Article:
Hot off the Press

Saliva | Rise Up

by Mark Allen
– Senior Columnist —

Saliva Rise UpFans of radio-friendly modern hard rock should be—wait for it—salivating to get their ears on this album. The addition of new vocalist Bobby Amaru (replacing original singer Josey Scott) seems to have injected new energy into the band after their last few albums sputtered along on vapors.

While Saliva began as a rap/nu-metal act, over the years they evolved in the direction of a modern hard rock sound, not dissimilar to the approach adopted by their contemporaries Papa Roach. While latter-day albums always featured at least a couple commercial rock anthems designed to snag the ears and ascend the charts, Rise Up is the first Saliva album on which every song is radio-ready. No filler, all killer, as the cool kids say.

Modern hard rock connoisseurs who relish big choruses and a plethora of hooks will have a new favorite album. Granted, originality is about as scarce as a virgin in Playboy, but that’s not the point. The band expertly nails the commercial rock format and that is the point. In other words, this may be the rock ‘n’ roll equivalent of fast food, but it’s high end fast food, where the burger is juicily grilled, the bun perfectly toasted, the condiments spiked with hot sauce to give them some bite, and the toppings cool and crisp. If that doesn’t make you hungry to hear this album, it should at least make you … hungry.

Most fans predicted the dissolution of Saliva when Scott departed and there will still be some loyalists who refuse to accept Amaru despite the fact that he is arguably the superior singer. While he lacks Scott’s distinctively rough rasp, he is a better fit for this melodic, radio-targeted direction the band has taken.

Don’t let overuse of the term “radio-friendly” trick you into believing this album is barren of balls. Sure, it’s chock full of catchy hooks and arena-size choruses, but the guitars have plenty of face-smacking crunch, the drums pack a punch, the production emphasizes the beefy brawn, and the whole affair sports a heavy edge. No, you won’t mistake this for the latest Slayer album … but nor will you mistake it for Blink 182.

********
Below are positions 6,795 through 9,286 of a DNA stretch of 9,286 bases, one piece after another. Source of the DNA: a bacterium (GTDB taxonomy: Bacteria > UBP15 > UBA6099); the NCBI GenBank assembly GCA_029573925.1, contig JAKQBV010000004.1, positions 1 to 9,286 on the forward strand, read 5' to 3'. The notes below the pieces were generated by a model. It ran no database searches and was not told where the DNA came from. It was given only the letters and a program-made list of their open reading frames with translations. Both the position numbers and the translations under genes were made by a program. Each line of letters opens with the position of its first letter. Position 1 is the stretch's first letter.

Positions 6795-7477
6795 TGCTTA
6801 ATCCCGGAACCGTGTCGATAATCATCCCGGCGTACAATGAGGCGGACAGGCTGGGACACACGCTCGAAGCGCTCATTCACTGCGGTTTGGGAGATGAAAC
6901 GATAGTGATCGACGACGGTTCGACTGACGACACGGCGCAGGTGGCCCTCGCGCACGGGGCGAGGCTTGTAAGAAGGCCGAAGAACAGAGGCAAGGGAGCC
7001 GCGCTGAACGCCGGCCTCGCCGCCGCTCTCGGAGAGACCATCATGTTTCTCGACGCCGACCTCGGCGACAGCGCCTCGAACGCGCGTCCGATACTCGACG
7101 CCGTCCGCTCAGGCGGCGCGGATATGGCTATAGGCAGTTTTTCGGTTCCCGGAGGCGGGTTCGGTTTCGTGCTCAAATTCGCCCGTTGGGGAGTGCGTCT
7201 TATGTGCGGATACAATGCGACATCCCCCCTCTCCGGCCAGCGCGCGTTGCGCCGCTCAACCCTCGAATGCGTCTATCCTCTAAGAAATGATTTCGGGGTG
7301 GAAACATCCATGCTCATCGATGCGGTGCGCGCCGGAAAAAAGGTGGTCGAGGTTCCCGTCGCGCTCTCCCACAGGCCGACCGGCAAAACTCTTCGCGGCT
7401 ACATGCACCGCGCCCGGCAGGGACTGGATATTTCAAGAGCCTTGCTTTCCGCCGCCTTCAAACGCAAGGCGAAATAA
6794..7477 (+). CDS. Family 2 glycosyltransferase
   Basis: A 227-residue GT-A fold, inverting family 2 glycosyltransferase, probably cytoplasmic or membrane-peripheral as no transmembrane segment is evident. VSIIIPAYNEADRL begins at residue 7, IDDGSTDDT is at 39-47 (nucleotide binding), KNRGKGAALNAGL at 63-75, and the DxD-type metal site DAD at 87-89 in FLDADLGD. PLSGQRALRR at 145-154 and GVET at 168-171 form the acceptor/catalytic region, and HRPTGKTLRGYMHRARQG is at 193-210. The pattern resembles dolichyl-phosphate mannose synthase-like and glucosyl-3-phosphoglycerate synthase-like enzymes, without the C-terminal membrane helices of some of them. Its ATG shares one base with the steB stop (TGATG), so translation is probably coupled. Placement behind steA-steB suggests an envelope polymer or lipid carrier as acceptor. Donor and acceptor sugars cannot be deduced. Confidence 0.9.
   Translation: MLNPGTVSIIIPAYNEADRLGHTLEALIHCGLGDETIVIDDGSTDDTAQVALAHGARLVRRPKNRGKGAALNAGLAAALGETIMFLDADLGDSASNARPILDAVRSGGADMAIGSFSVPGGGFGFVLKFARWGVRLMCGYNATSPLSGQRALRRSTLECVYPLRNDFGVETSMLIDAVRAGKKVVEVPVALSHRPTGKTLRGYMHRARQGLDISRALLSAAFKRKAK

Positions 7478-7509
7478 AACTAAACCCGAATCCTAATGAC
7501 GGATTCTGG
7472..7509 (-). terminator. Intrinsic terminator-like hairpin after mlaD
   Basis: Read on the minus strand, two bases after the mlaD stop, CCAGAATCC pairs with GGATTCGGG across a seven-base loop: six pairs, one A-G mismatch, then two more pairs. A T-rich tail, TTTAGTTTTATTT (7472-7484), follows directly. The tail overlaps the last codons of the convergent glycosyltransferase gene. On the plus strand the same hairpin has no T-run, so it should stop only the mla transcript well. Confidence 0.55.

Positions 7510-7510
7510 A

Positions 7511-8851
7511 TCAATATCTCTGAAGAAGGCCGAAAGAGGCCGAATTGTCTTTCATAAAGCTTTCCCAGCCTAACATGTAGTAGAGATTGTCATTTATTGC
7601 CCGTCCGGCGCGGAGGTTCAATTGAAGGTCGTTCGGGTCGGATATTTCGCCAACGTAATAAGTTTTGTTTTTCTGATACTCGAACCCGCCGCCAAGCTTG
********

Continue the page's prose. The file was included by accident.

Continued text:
There’s plenty of the now-standard Saliva attitude in the lyrics as well, nicely exemplified on “Army,” with tough-guy prose like, “Put your money where your mouth is / ‘Cause there ain’t no way around this / I’ll knock you down from the top / You think you can stop me / You and what army.” Expect some NFL team to license this track and make it their theme song next season.

“Rise Up” is the lead single and it’s the track that most strongly hearkens back to oldschool Saliva, with a verse that borders on nu-metal but explodes into an anthemic, fist-pumping chorus with slamming guitars and gang vocals galore. “Redneck Freakshow” is pure hard rock swagger with bone-rattling rhythms and infectious energy, not unlike what you might hear on a Blackstone Cherry album. And if it’s a big ballad you crave, then that’s what you get with “Closer,” which comes with an extra dose of melodic melancholy to accompany the powerful chorus.

With all due respect to Josey Scott, this new album with a new singer is the best of the group’s career and could give them a new start. If you get turned on by kickass modern hard rock, then prepare to feel a tickle in your ear and a twitch in your pants, because Rise Up will make you do just that.

Genre: Modern Hard Rock

Bobby Amaru (vocals)
Wayne Swinny (lead guitar)
Dave Novotny (bass)
Paul Crosby (drums)

Track Listing
1. Rise Up
2. She Can Sure Hide Crazy
3. No One But Me
4. Lost
5. 1000 Eyes
6. Redneck Freakshow
7. Choke
8. Army
9. Closer
10. In It To Win It
11. The Enemy
12. I Don’t Want It

Label: Rum Bum Records


Hardrock Haven rating: 9/10